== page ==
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Planet 48

Characterization of young accreting planets (Part I)

Principal Investigators

  • Prof. Dr. Sebastian Wolf
    Christian-Albrechts-Universität zu Kiel, Kiel
  • Prof. Dr. Hubert Klahr
    Max-Planck-Institut für Astronomie, Heidelberg


We will study the feasibility and best strategy to observationally constrain

  • Key properties of young, accreting planets during the final phase of their formation (mass, effective temperature, luminosity, spectrum)
  • Physical conditions of the gas and dust phase (spatial density and temperature distribution, velocity field) as well as the dust properties and gas composition in the immediate environment of the accreting planet.

This project will link observations of accreting planets to physical quantities. Eventually, this study will provide the link between the well explored regimes of early stages of planet formation/disk evolution and mature planetary systems. This is a timely project, as recent high-contrast, high-angular resolution observations have already revealed first signatures of accreting (proto-)planets.


Anton Krieger, Julio David Melon Fuksman


Our studies are based both, on analytical models for the gas and dust distribution around young accreting protoplanets, as well as on distributions resulting from hydrodynamic simulations. In either case extremely high optical depths on small spatial scales made the development of an optimized approach to solve the radiative transfer problem necessary.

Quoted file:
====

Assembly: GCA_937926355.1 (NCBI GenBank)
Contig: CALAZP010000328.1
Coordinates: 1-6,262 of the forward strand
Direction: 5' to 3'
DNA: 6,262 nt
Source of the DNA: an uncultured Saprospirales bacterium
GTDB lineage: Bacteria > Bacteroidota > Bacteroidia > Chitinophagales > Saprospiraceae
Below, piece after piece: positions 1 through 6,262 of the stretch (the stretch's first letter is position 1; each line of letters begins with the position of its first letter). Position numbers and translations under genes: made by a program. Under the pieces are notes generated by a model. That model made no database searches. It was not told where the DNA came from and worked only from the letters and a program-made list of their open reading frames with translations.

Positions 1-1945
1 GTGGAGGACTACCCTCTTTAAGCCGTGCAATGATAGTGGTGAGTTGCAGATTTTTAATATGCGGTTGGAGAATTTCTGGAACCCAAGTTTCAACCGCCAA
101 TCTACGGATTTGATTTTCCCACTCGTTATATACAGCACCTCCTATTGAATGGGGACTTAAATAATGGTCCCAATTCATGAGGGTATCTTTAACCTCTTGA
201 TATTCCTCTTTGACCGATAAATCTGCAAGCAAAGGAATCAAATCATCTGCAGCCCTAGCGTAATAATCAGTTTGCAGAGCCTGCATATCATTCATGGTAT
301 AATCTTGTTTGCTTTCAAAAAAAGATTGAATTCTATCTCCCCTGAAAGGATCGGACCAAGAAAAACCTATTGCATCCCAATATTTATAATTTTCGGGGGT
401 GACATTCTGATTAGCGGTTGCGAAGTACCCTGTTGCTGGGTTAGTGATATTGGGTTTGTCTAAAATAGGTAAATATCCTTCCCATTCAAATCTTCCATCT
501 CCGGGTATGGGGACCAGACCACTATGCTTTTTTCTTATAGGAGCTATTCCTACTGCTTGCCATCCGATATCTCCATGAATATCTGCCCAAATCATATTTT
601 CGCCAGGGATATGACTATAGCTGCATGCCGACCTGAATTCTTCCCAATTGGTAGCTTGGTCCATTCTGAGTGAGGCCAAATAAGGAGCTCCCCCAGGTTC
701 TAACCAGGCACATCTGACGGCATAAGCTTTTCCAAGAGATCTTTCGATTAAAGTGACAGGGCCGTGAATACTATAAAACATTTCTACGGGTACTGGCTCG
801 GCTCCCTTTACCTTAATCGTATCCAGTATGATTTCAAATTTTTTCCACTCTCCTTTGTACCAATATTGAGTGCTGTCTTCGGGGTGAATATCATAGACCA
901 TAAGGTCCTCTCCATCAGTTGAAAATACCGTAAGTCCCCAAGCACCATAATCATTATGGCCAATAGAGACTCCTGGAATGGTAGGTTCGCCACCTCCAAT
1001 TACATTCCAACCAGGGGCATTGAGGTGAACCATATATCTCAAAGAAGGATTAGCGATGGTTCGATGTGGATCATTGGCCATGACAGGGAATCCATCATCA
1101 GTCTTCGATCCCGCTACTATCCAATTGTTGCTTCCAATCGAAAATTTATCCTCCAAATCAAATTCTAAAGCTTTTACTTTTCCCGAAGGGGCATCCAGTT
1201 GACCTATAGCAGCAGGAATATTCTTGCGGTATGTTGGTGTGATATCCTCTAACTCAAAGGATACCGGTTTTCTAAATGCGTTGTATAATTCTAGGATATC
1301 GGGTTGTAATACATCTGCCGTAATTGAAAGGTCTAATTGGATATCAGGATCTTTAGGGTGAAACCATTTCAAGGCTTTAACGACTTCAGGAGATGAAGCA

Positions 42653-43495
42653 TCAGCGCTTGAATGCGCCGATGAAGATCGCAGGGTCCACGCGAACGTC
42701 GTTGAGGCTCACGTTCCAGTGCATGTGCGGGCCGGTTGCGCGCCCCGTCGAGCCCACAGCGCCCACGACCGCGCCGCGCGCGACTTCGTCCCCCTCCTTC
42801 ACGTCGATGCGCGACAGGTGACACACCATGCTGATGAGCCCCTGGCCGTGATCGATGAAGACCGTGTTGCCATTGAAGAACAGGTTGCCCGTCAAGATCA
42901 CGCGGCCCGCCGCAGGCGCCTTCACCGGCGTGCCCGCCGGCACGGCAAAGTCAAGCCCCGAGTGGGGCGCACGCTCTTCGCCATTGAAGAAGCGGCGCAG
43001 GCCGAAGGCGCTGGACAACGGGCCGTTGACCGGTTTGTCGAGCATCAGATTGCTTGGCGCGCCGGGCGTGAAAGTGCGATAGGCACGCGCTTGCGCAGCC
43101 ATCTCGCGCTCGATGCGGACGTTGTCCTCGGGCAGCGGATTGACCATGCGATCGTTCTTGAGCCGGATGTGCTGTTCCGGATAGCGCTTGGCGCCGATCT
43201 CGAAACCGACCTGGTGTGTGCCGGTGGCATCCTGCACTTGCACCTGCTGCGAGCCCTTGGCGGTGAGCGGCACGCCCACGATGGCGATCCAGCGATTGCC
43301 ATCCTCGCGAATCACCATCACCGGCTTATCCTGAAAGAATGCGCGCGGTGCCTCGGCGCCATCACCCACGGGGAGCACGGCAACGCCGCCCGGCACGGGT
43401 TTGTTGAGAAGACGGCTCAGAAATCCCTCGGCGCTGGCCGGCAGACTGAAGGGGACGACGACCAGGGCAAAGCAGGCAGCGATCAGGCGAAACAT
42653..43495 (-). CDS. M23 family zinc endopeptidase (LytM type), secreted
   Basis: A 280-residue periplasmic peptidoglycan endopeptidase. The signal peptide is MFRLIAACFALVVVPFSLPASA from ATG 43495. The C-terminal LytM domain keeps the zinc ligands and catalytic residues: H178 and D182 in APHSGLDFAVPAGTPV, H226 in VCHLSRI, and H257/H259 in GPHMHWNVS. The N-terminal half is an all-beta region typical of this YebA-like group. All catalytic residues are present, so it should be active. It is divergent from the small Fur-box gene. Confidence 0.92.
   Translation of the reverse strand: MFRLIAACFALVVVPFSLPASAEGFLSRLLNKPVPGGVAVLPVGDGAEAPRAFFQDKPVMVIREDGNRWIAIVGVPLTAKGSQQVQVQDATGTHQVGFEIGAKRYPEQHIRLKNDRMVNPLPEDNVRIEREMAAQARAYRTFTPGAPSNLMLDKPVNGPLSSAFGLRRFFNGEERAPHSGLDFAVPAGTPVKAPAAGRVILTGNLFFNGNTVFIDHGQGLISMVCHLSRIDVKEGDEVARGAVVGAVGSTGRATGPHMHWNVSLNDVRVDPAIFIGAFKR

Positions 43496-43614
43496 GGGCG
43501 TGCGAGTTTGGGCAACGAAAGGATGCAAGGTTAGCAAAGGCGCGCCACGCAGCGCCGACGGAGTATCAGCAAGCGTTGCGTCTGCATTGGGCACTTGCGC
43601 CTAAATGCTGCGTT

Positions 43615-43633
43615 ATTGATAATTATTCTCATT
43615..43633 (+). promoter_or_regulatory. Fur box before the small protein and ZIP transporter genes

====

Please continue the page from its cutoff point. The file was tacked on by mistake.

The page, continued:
In the regime of high optical depths this approach encounters difficulties since a proper representation of the various physical processes can only be achieved by considering high numbers of simulated photon packages. Our newly developed method aims at solving the problem of high optical depths which relies solely on the use of unbiased Monte Carlo radiative transfer.

We carry out a performance test of the method to confirm its validity and gain a boost in computation speed by up to three orders of magnitude. Applying the new method to a model of a viscously heated circumstellar disk, we find that the impact of an incorrect treatment of photon packages in highly optically thick regions extents even to optically thin regions, thus, changing the overall observational appearance of the disk (Krieger & Wolf 2020). Consequently, this finding is essential for the primary goals of this project.

Unbiased Monte Carlo continuum radiative transfer in optically thick regions

Invited Guests


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